ObjectivesThirty-two carcasses were selected for this study from a commercial abattoir in New Zealand. One side was hot boned (HB) where fabrication occurred within 90 min post mortem, while the other side was subjected to a traditional cold boning procedure (CB) where the carcasses were chilled overnight and fabricated 17 to 20 h post mortem. Five subprimals were collected from each side, including the strip loin, cube roll, tenderloin, rump, and topside. The subprimals were further fabricated leaving only the longissimus lumborum (LL), longissimus thoracis (LT), psoas major (PM), gluteus medius (GM), and semimembranosus (SM).Materials and MethodsSubjective and objective color evaluation was conducted at two times in the fabrication process. Initial readings were taken when the subprimals were removed from the carcass. Bloom time was approximately 5 min from subrimal excision or from subprimal removal from vacuum packaging for initial and ultimate, respectively. Objective color was taken using a portable Minolta colorimeter (CM-2002; Minolta Camera Co., LTD, Osaka, Japan), averaging three readings per muscle. Subjective color was evaluated using Meat Standards Australia color chips (1A, 1B, 1C, 2–7). Initial temperature and pH were evaluated simultaneously at harvest using a portable handheld probe (TPS Model WP-90, TPS Pty Ltd., Brendale, QLD, Australia). Ultimate measurements were taken at d 2 for the CB subprimals and d 3 for the HB subprimals. Day varied between chilling treatment due to logistical restrictions. Data were analyzed as a split plot design using GLIMMIX procedure in SAS. Data were analyzed by muscle, evaluating the fixed effects of chilling treatment and sampling time. Significance was recognized at P < 0.05.ResultsFor subjective color, L*, a*, and b*, the interaction between chilling and sampling time was observed (P < 0.02) for all muscles (except PM a*). At carcass fabrication HB muscles were subjectively darker than CB muscles and had lower L*, a*, and b*, indicating HB was darker, less red, and less yellow than CB muscles. A similar trend was observed at steak fabrication; however, the magnitude of differences between HB and CB was greatly reduced. A similar trend to color results was detected for pH and temperature, as the chilling treatment by sampling time interaction was detected (P < 0.01) for all five muscles. Subprimals from HB sides had lower initial pH readings, but the CB muscles had lower ultimate pH values compared to their HB counterparts.ConclusionHot boning resulted in slightly higher, yet still acceptable, ultimate pH in all 5 muscles, which translated to darker muscle color scores, assessed both subjectively and objectively. These differences in color and pH should be considered when processors are implementing either of these carcass chilling and fabrication regimes.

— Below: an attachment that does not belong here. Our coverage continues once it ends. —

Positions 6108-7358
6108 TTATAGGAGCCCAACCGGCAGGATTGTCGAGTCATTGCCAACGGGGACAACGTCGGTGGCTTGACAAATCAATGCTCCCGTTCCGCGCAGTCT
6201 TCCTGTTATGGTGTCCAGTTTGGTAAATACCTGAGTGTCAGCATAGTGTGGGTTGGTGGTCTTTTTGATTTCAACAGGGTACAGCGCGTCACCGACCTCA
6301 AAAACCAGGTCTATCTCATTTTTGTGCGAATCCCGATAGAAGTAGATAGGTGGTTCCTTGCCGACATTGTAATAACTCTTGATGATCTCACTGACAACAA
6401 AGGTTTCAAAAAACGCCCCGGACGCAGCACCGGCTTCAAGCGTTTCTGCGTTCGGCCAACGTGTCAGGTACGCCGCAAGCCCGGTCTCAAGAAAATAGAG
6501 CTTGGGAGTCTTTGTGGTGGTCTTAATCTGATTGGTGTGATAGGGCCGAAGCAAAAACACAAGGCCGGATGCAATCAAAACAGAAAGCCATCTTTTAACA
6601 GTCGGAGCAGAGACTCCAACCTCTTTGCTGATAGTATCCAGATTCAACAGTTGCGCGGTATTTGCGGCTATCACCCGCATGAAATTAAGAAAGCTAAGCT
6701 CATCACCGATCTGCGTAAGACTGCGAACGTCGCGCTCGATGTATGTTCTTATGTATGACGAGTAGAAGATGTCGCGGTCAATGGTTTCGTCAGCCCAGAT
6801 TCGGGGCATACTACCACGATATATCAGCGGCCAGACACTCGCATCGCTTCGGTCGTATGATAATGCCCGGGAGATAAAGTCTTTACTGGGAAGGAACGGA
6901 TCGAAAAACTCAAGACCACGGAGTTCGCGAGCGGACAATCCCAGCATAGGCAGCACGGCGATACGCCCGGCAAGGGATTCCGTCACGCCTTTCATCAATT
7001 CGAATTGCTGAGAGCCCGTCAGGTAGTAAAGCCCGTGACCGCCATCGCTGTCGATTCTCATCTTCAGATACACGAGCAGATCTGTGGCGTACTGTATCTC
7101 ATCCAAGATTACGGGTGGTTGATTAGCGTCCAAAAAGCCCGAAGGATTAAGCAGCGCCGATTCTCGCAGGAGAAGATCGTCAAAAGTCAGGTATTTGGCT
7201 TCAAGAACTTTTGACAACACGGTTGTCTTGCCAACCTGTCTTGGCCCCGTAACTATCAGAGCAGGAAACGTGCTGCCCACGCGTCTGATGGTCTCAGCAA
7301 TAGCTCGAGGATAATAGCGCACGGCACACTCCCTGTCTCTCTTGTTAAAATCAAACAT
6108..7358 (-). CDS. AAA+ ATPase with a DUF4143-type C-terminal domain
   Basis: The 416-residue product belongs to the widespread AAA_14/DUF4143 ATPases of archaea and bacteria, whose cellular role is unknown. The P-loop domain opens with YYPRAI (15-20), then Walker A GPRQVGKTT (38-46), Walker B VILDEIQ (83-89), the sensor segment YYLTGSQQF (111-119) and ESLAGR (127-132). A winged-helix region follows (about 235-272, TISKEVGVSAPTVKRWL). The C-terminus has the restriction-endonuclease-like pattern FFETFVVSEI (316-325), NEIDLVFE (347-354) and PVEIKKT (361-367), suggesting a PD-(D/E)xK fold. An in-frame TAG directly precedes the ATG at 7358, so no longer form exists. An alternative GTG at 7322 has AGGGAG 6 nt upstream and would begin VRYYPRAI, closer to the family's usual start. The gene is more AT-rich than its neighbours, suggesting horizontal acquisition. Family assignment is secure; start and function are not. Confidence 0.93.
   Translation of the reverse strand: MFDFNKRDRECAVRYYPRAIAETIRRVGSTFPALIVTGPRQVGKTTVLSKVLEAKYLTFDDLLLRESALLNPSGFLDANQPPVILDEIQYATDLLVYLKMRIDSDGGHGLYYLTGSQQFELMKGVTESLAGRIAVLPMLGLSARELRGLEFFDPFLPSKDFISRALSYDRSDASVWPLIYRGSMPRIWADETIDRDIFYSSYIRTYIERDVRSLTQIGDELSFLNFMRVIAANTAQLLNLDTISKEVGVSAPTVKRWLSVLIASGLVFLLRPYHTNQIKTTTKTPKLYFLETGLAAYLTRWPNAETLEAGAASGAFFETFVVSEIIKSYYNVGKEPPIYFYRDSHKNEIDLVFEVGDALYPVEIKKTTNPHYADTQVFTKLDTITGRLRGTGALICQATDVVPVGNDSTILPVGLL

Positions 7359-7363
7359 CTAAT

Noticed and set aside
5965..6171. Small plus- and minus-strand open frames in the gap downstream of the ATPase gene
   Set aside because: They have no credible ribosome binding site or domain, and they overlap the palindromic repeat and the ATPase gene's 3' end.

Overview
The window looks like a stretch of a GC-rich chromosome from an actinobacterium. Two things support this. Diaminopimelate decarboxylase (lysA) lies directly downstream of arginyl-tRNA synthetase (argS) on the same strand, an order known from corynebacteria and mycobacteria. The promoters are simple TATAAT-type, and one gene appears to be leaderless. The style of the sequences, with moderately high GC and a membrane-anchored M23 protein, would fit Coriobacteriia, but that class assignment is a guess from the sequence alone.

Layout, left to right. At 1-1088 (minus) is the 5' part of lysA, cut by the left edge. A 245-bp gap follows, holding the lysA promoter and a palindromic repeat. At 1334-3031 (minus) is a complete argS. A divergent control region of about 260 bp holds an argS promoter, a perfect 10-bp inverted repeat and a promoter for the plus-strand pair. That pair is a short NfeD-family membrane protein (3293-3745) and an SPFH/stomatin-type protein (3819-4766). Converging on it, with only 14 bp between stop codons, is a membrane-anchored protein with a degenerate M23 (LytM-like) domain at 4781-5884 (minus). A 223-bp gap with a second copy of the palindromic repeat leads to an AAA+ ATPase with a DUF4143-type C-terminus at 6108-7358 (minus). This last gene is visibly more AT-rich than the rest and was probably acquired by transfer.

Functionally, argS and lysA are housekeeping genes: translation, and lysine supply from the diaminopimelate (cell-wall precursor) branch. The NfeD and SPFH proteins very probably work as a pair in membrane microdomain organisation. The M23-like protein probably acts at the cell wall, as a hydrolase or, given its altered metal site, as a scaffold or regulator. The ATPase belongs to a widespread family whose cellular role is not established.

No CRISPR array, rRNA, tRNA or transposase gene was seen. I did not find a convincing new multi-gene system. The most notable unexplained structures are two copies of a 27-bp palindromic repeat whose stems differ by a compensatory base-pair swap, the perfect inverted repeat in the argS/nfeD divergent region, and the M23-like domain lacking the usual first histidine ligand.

Keywords: pH, Beef, instrumental color, cold boning, hot boning
How to Cite:
Johnston J. & Crownover R. D. & Garmyn A. J. & Rathmann R. J. & Bernhard B. C. & Polkinghorne R. J. & Miller M. F., (2018) “The Influence of Time and Temperature at Carcass Boning on Subprimal Temperature, pH, and Color Measurements of New Zealand Beef”, Meat and Muscle Biology 1(2). doi: https://doi.org/10.221751/rmc2016.088